Selling a rental property isn’t all that different from selling any other single-family asset. Outside of dealing with tenants and foregoing the option of collecting rent on a monthly basis, selling a rental property is almost identical to selling your average, everyday rehab. If done correctly — and with due diligence in mind — selling an asset could pad your investment coffers with some much appreciated profits. That said, while similar, there are important differences to keep in mind, many of which I will delve into further down.
It is worth noting, however, that those rental properties aren’t going to sell themselves; someone is going to have to roll their sleeves up. That is, of course, if you want to realize success as an investor. At the very least, selling an investment property isn’t something every investor should know; it’s something they need to know.
So whether you don’t know how to sell an investment property, or you simply need a refresher, here’s a quick primer on the process as a whole.
While it is possible to sell a rental property by initiating a single strategy, it’s in your best interest to exercise multiple options. That way, you give yourself the best odds at realizing success. Instead of trying one strategy at a time, for example, put everything you have into the sale. In doing so, you give yourself the best odds of selling the home faster and for more money. And what is a great sale if not for one that nets you more profits in less time?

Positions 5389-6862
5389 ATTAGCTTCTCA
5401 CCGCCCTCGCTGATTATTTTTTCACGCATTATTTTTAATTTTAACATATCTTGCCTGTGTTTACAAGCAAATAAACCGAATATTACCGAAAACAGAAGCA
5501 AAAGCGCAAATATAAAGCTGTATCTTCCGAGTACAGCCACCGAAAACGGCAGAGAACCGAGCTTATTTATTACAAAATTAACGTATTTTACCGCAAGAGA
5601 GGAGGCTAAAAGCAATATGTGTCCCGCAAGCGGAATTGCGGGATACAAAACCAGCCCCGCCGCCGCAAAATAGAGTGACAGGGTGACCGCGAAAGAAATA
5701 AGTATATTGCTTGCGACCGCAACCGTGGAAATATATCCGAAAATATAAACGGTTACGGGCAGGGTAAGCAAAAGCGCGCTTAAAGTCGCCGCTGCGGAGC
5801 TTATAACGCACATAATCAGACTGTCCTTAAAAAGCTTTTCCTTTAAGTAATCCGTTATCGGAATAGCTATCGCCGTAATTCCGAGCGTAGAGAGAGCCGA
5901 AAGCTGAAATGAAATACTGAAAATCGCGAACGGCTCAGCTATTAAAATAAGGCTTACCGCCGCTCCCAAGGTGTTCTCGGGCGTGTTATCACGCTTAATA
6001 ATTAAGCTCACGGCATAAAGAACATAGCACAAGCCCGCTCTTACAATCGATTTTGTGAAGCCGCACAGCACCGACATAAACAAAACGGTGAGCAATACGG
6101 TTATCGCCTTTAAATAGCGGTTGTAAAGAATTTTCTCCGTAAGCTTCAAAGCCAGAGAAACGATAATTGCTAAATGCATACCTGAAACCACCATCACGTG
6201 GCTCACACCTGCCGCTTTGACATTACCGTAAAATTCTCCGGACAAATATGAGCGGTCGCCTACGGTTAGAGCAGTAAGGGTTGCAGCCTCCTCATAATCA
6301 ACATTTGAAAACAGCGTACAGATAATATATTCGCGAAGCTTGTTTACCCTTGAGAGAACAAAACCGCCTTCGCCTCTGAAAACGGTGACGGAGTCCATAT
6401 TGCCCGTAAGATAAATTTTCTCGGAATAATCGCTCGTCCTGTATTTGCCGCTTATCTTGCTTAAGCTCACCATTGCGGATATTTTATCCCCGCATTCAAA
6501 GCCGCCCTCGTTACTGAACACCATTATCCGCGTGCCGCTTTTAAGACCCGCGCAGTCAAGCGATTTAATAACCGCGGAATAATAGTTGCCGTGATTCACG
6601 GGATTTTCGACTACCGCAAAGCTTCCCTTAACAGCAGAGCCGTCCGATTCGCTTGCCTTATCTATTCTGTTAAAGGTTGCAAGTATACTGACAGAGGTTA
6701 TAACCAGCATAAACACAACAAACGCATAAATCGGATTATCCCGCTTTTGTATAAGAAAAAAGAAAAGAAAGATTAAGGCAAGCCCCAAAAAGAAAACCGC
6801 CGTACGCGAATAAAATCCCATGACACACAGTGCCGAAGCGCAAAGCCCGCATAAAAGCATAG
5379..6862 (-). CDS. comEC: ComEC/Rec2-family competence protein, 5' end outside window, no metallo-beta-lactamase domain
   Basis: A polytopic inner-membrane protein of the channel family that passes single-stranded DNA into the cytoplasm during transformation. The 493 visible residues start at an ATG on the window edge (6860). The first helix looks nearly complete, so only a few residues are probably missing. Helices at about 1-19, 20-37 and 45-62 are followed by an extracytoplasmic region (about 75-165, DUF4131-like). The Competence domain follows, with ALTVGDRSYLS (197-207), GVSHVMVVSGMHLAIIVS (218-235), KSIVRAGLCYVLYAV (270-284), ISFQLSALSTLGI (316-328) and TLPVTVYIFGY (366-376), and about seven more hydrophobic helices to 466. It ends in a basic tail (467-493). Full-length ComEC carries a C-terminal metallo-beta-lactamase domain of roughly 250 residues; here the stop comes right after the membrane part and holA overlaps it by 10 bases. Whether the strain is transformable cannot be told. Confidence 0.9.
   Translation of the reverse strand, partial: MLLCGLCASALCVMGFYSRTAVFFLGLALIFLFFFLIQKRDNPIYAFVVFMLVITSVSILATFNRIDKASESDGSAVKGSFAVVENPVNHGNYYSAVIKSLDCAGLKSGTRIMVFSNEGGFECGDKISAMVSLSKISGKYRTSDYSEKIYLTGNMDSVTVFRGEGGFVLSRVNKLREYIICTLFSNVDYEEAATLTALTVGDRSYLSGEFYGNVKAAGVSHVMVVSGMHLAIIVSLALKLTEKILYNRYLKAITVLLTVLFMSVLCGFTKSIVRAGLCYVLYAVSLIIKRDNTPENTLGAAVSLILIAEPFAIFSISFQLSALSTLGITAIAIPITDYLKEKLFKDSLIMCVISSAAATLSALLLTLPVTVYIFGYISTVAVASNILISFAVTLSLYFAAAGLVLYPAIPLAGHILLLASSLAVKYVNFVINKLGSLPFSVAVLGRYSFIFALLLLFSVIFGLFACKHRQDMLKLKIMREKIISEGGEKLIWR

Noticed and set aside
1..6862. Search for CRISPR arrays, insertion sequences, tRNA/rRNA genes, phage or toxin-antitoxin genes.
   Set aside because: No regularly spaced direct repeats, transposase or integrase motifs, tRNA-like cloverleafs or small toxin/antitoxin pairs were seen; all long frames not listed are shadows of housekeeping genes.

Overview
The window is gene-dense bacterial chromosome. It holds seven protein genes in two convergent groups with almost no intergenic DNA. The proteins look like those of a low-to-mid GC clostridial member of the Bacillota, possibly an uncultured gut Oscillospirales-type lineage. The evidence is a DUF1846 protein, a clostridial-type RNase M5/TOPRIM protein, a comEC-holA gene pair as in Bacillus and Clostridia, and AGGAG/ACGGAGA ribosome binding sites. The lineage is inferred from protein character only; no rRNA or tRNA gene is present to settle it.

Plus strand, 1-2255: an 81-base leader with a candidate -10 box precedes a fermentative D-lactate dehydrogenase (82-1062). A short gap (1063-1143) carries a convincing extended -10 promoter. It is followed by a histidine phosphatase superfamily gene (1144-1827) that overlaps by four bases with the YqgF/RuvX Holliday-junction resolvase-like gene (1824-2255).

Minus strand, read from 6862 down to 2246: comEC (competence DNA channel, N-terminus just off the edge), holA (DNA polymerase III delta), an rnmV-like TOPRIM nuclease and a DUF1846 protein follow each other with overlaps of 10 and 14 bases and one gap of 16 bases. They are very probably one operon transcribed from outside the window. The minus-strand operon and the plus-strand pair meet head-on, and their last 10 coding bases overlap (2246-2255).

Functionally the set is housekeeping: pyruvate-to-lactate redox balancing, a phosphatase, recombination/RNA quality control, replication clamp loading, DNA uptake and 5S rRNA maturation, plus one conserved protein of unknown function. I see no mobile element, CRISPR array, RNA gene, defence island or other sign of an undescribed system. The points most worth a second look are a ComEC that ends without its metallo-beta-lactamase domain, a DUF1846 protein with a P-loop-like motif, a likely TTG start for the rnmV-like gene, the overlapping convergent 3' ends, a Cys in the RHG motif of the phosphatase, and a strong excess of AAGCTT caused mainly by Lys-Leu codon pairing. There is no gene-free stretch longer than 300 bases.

If you want to give yourself the best odds of selling your rental property, try the following:
1. The Presell
Today’s most prolific real estate investors already know it, and so should you: selling a property (whether it’s currently a rental property or not) starts well before you entertain your first buyer. Perhaps even more specifically, the selling process starts before the home is listed. You should start “pre-selling” your home at the earliest possible point. In doing so, you will want to inform your tenants that you will not be renewing their lease and that you have set a date for them to be out of your property. As with everything else in real estate, you need to be as transparent as possible when selling a rental property. Remember, your renters may not share your sentiment in selling the property, so approach this scenario tactfully and respectively.
Once your tenants have been informed they will need to move (laws usually state 30 to 60 days should suffice), start prepping for the task ahead. Talk to any investors you may have on your buyers list. Spread the word that you will have a home on the market sooner rather than later. Set up your selling foundation (buy a lockbox, pull comps, organize property details, take professional photos, and anything else you believe will facilitate a future sale). It is at this point that you will want to gain exposure in the local community and prep for the task at hand.
2. Price It Right